Who will vote for Clegg's "centrist" party?

The Lib Dem leader needs to remember that most of his party's supporters lean left.

Nick Clegg's speech today was an attempt to answer the question "what are the Lib Dems for?" They were, he said, the true party of "the centre ground" - more socially progressive than the Conservatives and more economically responsible than Labour. Unlike his social democratic predecessors, who leant towards Labour, Clegg believes the Lib Dems should be genuinely equidistant between the two main parties.

He declared:

Both the Conservatives and Labour try to occupy the centre ground.

Both get pushed off it by their tribal politics.

But the Liberal Democrats are not for shifting.

In the case of welfare, while Labour supported unlimited benefits and the Tories "draconican" cuts, the Lib Dems offered "sensible, centre ground" reform. He boasted that they had limited George Osborne's welfare cuts to £3.8bn, rather than £10bn, and vetoed "extreme" reforms such as the abolition of housing benefit for the under-25s.                                    

But while Clegg's approach is intellectually coherent, it is dubious as a political strategy. As Fabian Society general secretary Andrew Harrop previously noted on The Staggers, polling by YouGov over the last year shows that 43 per cent of remaining Lib Dem voters place themselves on the left, while just eight per cent place themselves on the right. In electoral terms, a centrist strategy makes little sense when the party needs to attract tactical Labour votes in Lib Dem-Tory marginals (of the 20 most marginal Lib Dems seats, 14 are Lib Dem-Tory marginals) to prevent complete collapse.

It is to Labour, not the Conservatives, that the Lib Dems are in greatest danger of losing further support. While 54 per cent of their voters would consider switching to Labour, only 36 per cent would countenance voting Tory. And if the Lib Dems even want to begin to win back some of their former supporters, around a third of whom have defected to Labour, a centrist strategy will not work.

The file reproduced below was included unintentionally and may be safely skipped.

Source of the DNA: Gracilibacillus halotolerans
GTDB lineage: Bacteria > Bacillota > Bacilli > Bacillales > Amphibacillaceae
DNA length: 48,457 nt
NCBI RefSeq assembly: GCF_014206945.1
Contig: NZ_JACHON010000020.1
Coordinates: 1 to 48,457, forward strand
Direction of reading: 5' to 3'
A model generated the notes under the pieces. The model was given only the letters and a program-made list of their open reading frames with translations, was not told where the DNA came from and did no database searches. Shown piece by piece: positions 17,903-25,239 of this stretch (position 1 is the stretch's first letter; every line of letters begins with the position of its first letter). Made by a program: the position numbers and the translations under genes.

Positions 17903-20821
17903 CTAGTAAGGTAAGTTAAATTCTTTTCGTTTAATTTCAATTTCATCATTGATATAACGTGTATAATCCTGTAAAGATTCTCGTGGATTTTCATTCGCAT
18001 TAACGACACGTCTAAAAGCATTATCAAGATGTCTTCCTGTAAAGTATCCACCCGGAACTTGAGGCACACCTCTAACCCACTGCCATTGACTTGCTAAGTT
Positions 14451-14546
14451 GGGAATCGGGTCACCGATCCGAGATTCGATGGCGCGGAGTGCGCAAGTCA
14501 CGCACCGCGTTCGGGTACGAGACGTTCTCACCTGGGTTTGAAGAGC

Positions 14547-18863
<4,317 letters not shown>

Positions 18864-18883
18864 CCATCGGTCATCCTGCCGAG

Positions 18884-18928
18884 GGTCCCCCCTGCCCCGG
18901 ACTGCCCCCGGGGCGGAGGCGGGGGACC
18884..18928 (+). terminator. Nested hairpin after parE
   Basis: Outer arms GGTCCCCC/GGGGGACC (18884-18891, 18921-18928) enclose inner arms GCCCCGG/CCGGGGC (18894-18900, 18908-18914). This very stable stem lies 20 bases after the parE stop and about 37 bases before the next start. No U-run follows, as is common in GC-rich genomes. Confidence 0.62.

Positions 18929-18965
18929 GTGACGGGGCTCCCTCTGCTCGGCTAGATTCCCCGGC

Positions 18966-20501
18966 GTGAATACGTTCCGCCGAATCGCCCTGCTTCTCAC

Clegg's wager is that his party will attract millions of new centrist-minded voters to replace the left-wing supporters it has lost. Writing in the New Statesman earlier this year, Richard Reeves, his former director of strategy, wrote that the Lib Dems needed " 'soft Tories', ex-Blairites, greens – and anyone who thinks the Tories are for the rich and Labour can’t be trusted with the economy." But how many people do you know who fit that description?

Before reaching out to the centre, Clegg needs to consolidate his left-wing base. If he is either unwilling or unable to do so, the Lib Dems should replace him with someone who can.

Nick Clegg said the Liberal Democrats were "not centre ground tourists". Photograph: Getty Images.

George Eaton is political editor of the New Statesman.

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Who "speaks for England" - and for that matter, what is "England"?

The Hollywood producer Sam Gold­wyn once demanded, “Let’s have some new clichés.” The Daily Mail, however, is always happiest with the old ones.

The Hollywood producer Sam Gold­wyn once demanded, “Let’s have some new clichés.” The Daily Mail, however, is always happiest with the old ones. It trotted out Leo Amery’s House of Commons call from September 1939, “Speak for England”, for the headline on a deranged leader that filled a picture-free front page on David Cameron’s “deal” to keep Britain in the EU.

Demands that somebody or other speak for England have followed thick and fast ever since Amery addressed his call to Labour’s Arthur Greenwood when Neville Chamberlain was still dithering over war with Hitler. Tory MPs shouted, “Speak for England!” when Michael Foot, the then Labour leader, rose in the Commons in 1982 after Argentina’s invasion of the Falklands. The Mail columnist Andrew Alexander called on Clare Short to “speak for England” over the Iraq War in 2003. “Can [Ed] Miliband speak for England?” Anthony Barnett asked in this very magazine in 2013. (Judging by the 2015 election result, one would say not.) “I speak for England,” claimed John Redwood last year. “Labour must speak for England,” countered Frank Field soon afterwards.

The Mail’s invocation of Amery was misconceived for two reasons. First, Amery wanted us to wage war in Europe in support of Hitler’s victims in Poland and elsewhere and in alliance with France, not to isolate ourselves from the continent. Second, “speak for England” in recent years has been used in support of “English votes for English laws”, following proposals for further devolution to Scotland. As the Mail was among the most adamant in demanding that Scots keep their noses out of English affairs, it’s a bit rich of it now to state “of course, by ‘England’. . . we mean the whole of the United Kingdom”.